Sports injury biomechanics: Success stories, challenges and opportunities
I have just spent part of the Southern Hemisphere winter chasing the sun in the UK and Europe – a combination of work and play! Along the way I attended the annual conferences of the International Society of Biomechanics in Sport (ISBS) in Liverpool and the European College of Sport Science (ECSS) in Sevilla. I’ve listed the sessions that I took part in here. This post is a summary of a presentation I gave during a session at ECSS that was arranged by the International Society of Biomechanics (ISB) to celebrate their 50th anniversary.
Model of injury causation
The behaviour of biological tissues under load adheres to the principles of material mechanics. When tissue is loaded, internal resistance develops in response to the external load. This is known as stress and can cause strain, which is deformation of the tissue. If the applied load causes strain that exceeds the elastic limit – the point beyond which the tissue can no longer return to its original form - it will result in irreversible damage. If the ultimate stress is reached, the tissue will fully rupture. So, in the most simplistic terms, we can think about the mechanism of any sports injury being due to the applied load exceeding the tissue’s capacity to withstand that load.
This ‘inciting event’ is incorporated in comprehensive models of injury causation along with factors that are more distant from the injury mechanism. These include intrinsic risk factors that predispose an athlete to injury and exposure to extrinsic risk factors that make them susceptible when an inciting event occurs. A complete explanation of the injury mechanism describes the playing situation, player/opponent behaviour and whole body and joint level biomechanics. This knowledge forms the foundation of biomechanically informed injury risk reduction programmes.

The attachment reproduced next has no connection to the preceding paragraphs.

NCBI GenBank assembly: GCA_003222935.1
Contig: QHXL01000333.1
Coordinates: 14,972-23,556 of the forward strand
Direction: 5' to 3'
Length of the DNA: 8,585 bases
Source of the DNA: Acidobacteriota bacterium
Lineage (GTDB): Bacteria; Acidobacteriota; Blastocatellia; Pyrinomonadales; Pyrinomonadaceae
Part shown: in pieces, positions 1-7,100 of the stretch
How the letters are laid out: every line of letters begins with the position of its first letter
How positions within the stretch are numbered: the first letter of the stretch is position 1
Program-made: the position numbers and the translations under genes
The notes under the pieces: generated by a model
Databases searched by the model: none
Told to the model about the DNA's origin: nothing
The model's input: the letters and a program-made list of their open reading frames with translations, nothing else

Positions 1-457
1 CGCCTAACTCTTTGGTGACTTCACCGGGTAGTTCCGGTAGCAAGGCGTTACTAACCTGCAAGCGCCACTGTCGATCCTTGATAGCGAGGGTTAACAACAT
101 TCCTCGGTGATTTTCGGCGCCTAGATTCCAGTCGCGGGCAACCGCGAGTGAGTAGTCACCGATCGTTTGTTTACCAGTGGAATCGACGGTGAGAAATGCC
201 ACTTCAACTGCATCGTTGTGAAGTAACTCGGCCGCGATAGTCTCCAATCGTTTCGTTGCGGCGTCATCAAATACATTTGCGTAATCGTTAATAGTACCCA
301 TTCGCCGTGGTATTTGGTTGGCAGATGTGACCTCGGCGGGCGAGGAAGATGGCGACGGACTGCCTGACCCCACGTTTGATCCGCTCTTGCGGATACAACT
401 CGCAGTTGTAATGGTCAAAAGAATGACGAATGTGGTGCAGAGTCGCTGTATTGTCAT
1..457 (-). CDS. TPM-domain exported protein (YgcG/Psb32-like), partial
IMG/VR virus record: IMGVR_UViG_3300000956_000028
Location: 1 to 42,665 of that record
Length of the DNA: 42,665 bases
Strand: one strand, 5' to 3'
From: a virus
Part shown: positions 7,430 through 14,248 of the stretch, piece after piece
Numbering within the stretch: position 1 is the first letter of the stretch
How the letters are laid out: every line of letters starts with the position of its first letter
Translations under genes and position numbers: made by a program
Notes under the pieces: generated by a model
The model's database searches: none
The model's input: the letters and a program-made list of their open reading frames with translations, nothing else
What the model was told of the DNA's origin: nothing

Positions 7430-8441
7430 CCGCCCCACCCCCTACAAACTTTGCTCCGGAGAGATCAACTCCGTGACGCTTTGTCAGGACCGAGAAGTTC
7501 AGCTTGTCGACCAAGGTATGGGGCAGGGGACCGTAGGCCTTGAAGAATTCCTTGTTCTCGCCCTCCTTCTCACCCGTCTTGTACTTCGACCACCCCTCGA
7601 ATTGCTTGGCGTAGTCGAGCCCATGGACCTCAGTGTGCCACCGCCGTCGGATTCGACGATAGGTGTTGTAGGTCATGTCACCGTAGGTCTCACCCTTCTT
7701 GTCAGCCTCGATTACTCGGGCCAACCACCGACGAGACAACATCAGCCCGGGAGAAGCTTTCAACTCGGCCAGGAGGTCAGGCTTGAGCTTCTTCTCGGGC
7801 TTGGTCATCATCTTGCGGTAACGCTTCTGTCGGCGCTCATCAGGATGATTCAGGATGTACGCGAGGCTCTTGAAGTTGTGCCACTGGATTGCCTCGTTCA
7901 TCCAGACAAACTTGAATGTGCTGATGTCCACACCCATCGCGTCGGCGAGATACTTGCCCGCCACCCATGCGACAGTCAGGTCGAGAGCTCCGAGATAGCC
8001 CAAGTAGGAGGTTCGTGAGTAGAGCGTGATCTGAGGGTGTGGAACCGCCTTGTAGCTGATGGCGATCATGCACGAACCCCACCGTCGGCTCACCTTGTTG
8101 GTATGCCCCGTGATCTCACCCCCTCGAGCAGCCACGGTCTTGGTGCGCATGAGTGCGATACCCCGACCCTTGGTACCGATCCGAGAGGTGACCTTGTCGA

Programmes based on knowledge of the joint and whole body biomechanical mechanisms of injury have been shown to be able to successfully reduce the incidence of non-contact anterior cruciate ligament (ACL) rupture. This type of injury typically occurs during a side step cutting manoeuvre (playing situation), when an athlete is changing direction to avoid an opponent (player behaviour), affecting the plant leg during the change of direction step (gross biomechanical description).
The summation of a large body of work completed by many laboratories over several decades has identified the detailed, joint-level biomechanical description, whereby the combination of flexion, valgus and internal rotation external joint moments during the weight acceptance phase cause strain that may exceed the ligament’s load tolerance. These knee joint loads are increased by the trunk leaning away from the direction of travel, dynamic knee valgus, a more extended knee joint, and rear foot strike postures*. Also, forces produced by the muscles acting at the hip, knee and ankle can increase the support to the knee joint to counter the applied loads. Having established the mechanism of injury and biomechanical risk factors, one can now design physical interventions that specifically aim to address these modifiable features.
* Read more about the relationship between knee joint loads, side stepping technique and change of direction performance here.
The efficacy of the intervention can be enhanced by targeting athletes who are most at risk. Athlete screening is therefore recommended to support decisions about who may most benefit from interventions. Screening has become somewhat of a controversial topic of late, but the rationale for it remains sound if (i) there is a strong relationship between the modifiable biomechanical risk factor and ACL load and/or injury rates, (ii) the measure demonstrates good reliability, and (iii) the screening protocol improves the cost-effectiveness of the injury prevention programme compared to blanket application of the programme to all athletes.
A vital component of injury prevention strategies that is often overlooked is the adoption of the intervention by the athletes it is intended to help. A framework for ACL injury prevention therefore firstly includes implementation of the training intervention in an “ideal” scenario, where there is a high level of control. This must be followed by implementation in a real-world context, with modifications potentially needed to account for sporting and individual needs. Finally, the efficacy of widespread implementation of programmes across sporting communities needs to be evaluated, to fully address the injury problem.
Numerous trials have implemented ACL injury prevention programmes around the world with good success, in particular when the level of monitoring and control is fairly high. However, we currently face certain challenges in order to produce similar results with a wider reach across different populations and in other types of injuries.